White Collar Crime in Hawaii
Fraud and tax evasion
White collar crimes tend to be committed by business professionals and others considered to be working in white collar professions, often in an office.
Types of white collar crimes
The types are varied, but some of the most common white collar crimes are as follows:
- Money laundering: This crime is essentially the act of moving money through multiple dummy accounts in an effort to hide the criminal origin of the funds. This crime is often committed to hide the source of money gained by drug trafficking or prostitution.
- Fraudulent securities handling: This type of criminal charge involves deceptive practices dealing with stocks and other investments. Many of these cases were recently in the news, including insider trading, stock manipulation, and Ponzi schemes.
- Improper use of records: Records-related crimes can be levied against someone who has access to personal or financial records, such as employees with access to the confidential data of customers. When those individuals use the information for fraudulent purposes, such as identity theft, they can be charged with criminal activity.
- Computer/Internet fraud: Computer fraud involves such activities as hacking or initiating email worms or computer viruses. Internet fraud includes spoofing or phishing scams.
- Tax evasion: Not to be confused with tax avoidance, which is legal, tax evasion is the use of illegal methods to avoid paying taxes, and can involve failure to file required tax documents, and many methods of falsely reporting income and expenses.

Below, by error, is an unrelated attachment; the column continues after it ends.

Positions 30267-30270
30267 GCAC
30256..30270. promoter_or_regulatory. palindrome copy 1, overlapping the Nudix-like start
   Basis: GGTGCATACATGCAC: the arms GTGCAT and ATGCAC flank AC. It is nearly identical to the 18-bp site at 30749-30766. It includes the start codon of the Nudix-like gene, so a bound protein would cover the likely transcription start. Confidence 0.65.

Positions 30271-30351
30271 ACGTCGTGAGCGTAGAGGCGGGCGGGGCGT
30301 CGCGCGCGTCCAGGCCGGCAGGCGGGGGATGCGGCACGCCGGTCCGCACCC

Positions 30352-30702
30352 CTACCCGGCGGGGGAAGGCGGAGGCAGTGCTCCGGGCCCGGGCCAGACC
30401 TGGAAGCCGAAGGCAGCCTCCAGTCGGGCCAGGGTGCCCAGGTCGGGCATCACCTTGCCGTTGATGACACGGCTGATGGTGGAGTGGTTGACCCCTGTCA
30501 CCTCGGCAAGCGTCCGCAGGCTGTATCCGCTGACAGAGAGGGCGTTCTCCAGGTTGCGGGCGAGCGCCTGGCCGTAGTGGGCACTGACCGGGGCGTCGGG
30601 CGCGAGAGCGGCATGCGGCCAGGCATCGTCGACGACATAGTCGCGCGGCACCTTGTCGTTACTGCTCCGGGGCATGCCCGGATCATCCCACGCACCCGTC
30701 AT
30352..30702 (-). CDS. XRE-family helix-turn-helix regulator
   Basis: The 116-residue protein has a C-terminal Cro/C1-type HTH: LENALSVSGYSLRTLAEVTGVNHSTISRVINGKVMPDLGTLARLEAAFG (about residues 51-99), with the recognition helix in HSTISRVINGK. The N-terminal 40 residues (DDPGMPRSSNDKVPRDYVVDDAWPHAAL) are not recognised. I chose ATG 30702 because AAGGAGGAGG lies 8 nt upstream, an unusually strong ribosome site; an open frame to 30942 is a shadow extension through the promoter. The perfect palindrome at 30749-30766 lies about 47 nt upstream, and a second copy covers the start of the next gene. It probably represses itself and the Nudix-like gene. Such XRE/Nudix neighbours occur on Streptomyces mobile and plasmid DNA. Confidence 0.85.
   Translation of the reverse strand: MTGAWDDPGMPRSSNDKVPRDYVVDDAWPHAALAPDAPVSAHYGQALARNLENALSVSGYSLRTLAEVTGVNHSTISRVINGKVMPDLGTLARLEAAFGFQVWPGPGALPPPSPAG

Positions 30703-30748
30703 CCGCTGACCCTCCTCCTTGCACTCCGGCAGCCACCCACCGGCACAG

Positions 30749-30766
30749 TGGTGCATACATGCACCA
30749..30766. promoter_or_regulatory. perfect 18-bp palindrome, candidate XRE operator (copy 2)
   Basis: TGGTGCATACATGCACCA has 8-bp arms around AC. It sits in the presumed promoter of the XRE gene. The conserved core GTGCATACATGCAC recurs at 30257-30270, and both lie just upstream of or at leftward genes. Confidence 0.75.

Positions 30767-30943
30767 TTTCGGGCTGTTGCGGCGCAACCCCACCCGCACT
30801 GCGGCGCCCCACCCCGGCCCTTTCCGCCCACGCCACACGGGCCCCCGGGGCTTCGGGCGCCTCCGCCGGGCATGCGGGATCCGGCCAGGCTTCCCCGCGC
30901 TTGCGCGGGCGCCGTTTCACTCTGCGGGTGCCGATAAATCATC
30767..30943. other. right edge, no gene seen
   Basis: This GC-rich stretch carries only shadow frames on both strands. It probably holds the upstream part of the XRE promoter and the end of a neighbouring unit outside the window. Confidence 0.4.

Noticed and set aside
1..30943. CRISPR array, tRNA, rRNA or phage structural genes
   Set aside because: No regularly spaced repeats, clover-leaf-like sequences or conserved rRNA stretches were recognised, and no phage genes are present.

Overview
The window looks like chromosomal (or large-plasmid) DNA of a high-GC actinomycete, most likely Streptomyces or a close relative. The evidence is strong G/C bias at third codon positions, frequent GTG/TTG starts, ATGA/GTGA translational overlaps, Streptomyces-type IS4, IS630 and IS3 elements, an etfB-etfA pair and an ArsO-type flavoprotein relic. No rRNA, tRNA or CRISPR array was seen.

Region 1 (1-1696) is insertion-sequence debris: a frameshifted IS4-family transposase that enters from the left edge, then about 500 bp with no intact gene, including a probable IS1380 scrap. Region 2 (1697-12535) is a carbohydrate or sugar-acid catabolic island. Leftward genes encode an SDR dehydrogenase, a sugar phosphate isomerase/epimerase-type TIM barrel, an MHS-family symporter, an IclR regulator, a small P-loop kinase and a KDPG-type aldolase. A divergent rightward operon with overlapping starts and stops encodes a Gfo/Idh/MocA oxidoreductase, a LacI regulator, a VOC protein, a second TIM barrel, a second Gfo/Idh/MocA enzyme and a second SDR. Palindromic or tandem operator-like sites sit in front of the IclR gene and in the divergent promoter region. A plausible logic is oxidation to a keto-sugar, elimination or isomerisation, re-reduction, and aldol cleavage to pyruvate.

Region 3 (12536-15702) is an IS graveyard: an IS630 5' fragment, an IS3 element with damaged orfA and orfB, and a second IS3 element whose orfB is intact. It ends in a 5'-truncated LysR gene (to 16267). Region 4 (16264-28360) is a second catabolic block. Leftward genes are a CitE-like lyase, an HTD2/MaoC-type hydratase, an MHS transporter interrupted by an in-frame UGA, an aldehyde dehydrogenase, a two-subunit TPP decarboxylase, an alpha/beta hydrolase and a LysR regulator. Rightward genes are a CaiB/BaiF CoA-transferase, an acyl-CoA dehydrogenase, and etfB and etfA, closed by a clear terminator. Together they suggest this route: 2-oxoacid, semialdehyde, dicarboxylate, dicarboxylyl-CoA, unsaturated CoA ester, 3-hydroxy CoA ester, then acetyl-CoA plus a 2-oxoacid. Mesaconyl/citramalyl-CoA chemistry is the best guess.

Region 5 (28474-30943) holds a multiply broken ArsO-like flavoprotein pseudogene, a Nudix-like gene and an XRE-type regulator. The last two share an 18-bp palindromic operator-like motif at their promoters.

Sentencing for white collar crimes in Hawaii
White collar crimes can be prosecuted at the federal or local levels, and they carry harsh sentences. In some cases, a prison sentence for a white collar crime can exceed the length of time that may be served for such crimes as armed robbery. In fact, Hawaii courts use the Apprendi-Blakely Rule, which essentially states that sentences can extend beyond normal guidelines when the defendant is determined to be a multiple offender who is likely to remain a danger to society upon release from prison.
Honolulu criminal defense for white collar crimes
Naturally, not everyone charged with a white collar crime is guilty, and others may have committed an offense due to a misunderstanding of the law and without criminal intent. Certainly many accused of tax evasion can find a valid defense in a misunderstanding of the complex federal or local tax laws.
When seeking legal support, it is important to realize that prosecution for white collar crimes can come from any jurisdiction, from federal to local. It is important to retain a criminal defense attorney with experience defending cases at any jurisdictional level.
As a former prosecutor, Myles S. Breiner is the defense attorney with a unique perspective on defending against white collar criminal charges. Contact him to arrange for a consultation on your case.